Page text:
How Sunglasses Can Help with Eye HealthDecember 12, 2019
How to Plan for Your Visit to the Eye DoctorJanuary 9, 2020
There’s nothing like getting a good night’s sleep. Waking up well-rested helps us start our days off the right way and feel healthy and energized. It only takes one night of sleeping bad to notice just how important sleep is to our overall health. This holds true for our eye health as well. Sleep can have a direct impact on our eye health, especially when we aren’t getting enough sleep on a regular basis. In this article, we will be exploring the relationship between sleep and how it can affect our eye health. If you are experiencing issues with your eyes, reach out to AV Eye Care today to schedule an eye exam.
Sleep Deprivation Negatively Impacts Eye Health
If you aren’t getting enough sleep, you aren’t giving your body the opportunity to regenerate its cells and gain the energy needed to reach your best health. One of the effects of sleep deprivation has to do with your eye health. Our eyes need a minimum of five hours of sleep per night so that they can stay healthy. If you don’t get enough sleep, you will notice symptoms like twitchy eyelids, dry eyes, and eye strain. These symptoms become stronger the longer you go without getting enough sleep. To avoid these symptoms, try to go to bed at a decent hour and take your sleep seriously.
Blue Lights Can Negatively Impact Our Eye Health
We all know just how prominent the use of electronic devices like smartphones, computers, and tablets are these days. However, if you are using these devices right before you go to bed, your eye health might be suffering as a result. When our eyes are exposed to blue light, they naturally think that it’s still daytime and that our body needs to be fully awake. Bright screens in dark rooms will lead to eye strain and can also interrupt our body’s natural ability to go to sleep. Make sure you are conscious of your blue light use at night, particularly during the few hours before you are about to go to sleep. Most phones and devices have applications and settings that help you reduce their blue light, so look into that if you must use your devices before you go to bed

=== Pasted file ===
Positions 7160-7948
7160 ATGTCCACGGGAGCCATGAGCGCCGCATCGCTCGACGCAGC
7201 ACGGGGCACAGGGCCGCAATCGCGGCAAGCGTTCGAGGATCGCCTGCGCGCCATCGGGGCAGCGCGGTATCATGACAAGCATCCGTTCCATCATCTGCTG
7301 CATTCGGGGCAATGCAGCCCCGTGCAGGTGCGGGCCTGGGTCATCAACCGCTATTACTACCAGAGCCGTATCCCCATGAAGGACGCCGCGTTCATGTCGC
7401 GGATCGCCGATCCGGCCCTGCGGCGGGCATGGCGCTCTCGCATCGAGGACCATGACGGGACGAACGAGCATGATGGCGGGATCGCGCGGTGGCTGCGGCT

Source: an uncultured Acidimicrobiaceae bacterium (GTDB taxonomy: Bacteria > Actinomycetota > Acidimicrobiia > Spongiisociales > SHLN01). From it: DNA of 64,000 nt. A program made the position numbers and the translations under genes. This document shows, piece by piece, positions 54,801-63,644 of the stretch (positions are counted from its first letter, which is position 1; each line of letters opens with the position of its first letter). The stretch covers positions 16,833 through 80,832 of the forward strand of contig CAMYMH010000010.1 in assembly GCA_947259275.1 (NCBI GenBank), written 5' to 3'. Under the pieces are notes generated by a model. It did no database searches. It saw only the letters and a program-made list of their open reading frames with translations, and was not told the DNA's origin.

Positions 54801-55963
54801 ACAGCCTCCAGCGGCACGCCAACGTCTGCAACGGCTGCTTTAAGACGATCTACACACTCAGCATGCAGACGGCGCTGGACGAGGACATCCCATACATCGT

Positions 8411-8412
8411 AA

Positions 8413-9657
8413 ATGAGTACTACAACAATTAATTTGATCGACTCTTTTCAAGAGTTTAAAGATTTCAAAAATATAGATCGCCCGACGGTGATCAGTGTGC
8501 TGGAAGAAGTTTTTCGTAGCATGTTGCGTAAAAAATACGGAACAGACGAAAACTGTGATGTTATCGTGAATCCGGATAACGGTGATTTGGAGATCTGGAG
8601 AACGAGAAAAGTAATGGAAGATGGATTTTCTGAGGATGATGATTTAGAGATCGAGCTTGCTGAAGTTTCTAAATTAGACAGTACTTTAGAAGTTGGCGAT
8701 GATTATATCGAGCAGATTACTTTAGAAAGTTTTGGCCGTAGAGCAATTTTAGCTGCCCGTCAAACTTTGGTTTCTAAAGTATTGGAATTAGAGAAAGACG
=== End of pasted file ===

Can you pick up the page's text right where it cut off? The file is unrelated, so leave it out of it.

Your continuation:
Leaving Contacts in During Sleep Is Not Good for Eye Health
Contact lens wearers that have slept with them in before probably already know that it’s not a good habit to get into. Whenever you go to sleep with your contacts in, you essentially aren’t allowing your eyes to get enough oxygen. That’s why when you wake up after sleeping with your contact in your eyes are often red and dry. Some contact lenses are designed to allow oxygen to flow more freely so that you can wear them at night, but the bottom line is that sleeping in your contact lenses can be detrimental to your eye health. You can even end up dealing with an eye infection thanks to bacteria that build up around contact lenses when they are left in overnight.